Do you think documentation and systemisation are just for big business? That they are ‘nice to haves’ that hardly anyone has time for – and certainly not small to medium business owners who have a million and one other things to do? This is an ineffective way of thinking: you need documentation and systemisation in your business if you ever want to build and leverage a saleable asset. This article explores the key reasons all businesses need to document and systemise and the damage caused when this is neglected.
Every business owner dreams of creating an organisation that will support them, that is scalable, that doesn’t rely on them being there every second to run it and that they might be able to sell one day to secure their future. But the reality is that most people who start businesses end up creating a job for themselves rather than a saleable asset. The even harsher reality is that these ‘jobs’ they create for themselves tend to mean longer hours, less time with family and friends, more work, and far fewer rewards than they thought being a business owner would deliver. They are rarely able to accomplish the goals or lifestyle they set out to achieve by starting the business in the first place.
The difference between a job and a business is clear. A job is something that you have to do every single day in order to make money. In contrast, a business is something that you leverage so that it runs without your constant input, relying on others and on its systems and documentation to operate. In order to create a business, you need to create leverage in the form of documentation and systemisation. These are the foundations that must be laid in the business in order for it to grow.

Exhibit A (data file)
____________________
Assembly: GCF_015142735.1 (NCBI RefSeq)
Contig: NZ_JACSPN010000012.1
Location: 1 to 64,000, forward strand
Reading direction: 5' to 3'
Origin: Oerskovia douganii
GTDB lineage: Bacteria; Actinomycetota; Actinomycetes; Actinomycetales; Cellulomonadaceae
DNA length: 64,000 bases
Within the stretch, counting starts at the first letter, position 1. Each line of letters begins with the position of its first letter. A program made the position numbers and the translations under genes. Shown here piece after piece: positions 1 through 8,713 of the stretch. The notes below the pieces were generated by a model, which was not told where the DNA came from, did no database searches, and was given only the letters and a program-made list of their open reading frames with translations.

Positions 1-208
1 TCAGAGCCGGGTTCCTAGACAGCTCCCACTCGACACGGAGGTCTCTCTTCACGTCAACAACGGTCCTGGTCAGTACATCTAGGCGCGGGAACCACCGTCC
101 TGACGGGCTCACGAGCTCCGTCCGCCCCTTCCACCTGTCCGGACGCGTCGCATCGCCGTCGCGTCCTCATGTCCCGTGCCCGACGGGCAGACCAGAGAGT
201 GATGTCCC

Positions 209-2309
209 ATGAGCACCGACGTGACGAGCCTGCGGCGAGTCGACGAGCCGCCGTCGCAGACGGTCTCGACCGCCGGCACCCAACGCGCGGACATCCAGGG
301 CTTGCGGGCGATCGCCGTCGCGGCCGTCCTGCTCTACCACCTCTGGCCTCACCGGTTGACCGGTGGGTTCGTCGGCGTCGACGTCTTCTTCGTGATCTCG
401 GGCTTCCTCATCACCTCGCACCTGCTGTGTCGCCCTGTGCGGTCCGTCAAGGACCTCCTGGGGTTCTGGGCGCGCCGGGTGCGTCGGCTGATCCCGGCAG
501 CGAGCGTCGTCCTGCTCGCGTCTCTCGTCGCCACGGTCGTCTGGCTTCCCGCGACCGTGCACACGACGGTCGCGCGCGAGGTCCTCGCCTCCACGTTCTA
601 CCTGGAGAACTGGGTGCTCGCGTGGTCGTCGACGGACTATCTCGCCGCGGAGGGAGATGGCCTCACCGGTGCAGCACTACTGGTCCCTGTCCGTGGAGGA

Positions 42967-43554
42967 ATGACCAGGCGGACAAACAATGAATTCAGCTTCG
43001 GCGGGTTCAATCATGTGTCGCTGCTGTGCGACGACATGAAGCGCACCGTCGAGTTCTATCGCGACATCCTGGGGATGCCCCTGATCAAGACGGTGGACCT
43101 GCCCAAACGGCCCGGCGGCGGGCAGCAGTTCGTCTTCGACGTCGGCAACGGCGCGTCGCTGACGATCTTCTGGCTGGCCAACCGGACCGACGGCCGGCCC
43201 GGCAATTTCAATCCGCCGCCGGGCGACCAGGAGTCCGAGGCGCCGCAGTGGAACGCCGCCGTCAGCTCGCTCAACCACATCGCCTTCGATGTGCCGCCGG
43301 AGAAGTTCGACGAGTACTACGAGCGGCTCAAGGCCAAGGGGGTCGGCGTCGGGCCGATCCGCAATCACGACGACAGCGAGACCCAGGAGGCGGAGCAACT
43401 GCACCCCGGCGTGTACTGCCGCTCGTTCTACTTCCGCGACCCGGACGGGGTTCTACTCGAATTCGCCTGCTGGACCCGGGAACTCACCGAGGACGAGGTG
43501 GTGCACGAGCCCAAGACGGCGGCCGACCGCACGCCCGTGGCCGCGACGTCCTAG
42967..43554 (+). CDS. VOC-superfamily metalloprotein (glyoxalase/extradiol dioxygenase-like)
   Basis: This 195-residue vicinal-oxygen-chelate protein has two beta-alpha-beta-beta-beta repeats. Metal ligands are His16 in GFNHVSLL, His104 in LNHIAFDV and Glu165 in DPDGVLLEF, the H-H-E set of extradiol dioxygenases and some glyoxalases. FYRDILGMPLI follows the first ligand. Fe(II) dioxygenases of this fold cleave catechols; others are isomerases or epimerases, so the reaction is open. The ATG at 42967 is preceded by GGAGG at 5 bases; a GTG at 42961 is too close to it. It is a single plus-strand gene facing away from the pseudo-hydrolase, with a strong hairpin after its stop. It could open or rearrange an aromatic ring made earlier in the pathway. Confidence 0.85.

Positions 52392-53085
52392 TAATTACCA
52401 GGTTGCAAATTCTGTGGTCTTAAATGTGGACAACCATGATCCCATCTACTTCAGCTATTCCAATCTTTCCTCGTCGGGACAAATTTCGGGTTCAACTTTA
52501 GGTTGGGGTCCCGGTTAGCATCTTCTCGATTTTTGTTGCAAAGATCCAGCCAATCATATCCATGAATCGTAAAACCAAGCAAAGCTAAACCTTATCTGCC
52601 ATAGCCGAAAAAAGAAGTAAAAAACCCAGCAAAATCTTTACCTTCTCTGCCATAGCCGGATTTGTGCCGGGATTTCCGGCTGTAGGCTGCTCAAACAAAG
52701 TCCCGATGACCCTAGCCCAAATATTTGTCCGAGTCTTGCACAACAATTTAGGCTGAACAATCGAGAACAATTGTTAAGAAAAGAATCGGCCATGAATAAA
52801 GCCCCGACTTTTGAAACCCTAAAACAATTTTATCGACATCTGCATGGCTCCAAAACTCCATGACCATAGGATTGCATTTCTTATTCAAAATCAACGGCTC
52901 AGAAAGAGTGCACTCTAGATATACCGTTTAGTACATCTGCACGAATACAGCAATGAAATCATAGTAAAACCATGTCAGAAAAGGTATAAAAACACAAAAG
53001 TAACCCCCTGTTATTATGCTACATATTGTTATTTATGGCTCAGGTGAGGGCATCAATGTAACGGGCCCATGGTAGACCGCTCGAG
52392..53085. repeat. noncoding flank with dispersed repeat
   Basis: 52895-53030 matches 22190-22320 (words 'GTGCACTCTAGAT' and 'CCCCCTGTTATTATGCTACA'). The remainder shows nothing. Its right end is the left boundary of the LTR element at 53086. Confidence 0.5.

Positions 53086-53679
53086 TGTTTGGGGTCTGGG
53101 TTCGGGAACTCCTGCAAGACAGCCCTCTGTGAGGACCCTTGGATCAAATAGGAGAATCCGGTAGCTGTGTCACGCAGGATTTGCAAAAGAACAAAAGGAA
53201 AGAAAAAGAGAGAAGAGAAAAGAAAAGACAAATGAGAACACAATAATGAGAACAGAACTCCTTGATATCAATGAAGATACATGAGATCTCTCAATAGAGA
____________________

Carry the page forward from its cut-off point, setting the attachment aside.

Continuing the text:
When I talk to business owners about documenting and systemising, I commonly observe that their eyes glaze over and stare off into the distance. They typically start to tune me out and probably wonder how to end the conversation politely. I agree it isn’t a fun topic or the ‘sexy’ part of business. Admittedly, when I first started my consulting practice, I didn’t think creating documentation and systems would form a significant proportion of my work. But I noticed time and time again that business owners were coming to me with the same problems and seeking solutions for those challenges. They were disorganised, were losing money, had issues with their teams, had difficulty delivering on their client commitments, had inconsistent sales, and struggled with cash-flow problems, a lack of vision, a lack of a clear strategy, and the list goes on.
Even though these businesses were across many different industries and their challenges seemed impossible to overcome – much like your problems may seem to you – the root cause of their problems was the same across the board: a lack of documentation and systemisation. I knew I could support these businesses to solve any problem simply by having either the right documentation or the most effective system or processes in place. However, when a business owner is fighting fires every day, time-poor and overworked, it’s challenging to see clearly.
How can documenting and systemising actually help you?
Let’s start by exploring what I mean by documentation and systemisation. By documentation, I mean all the policies, procedures, checklists, forms, workflows and so on that you need in your business in order for it to function effectively. It is the documentation of every role and function in the business.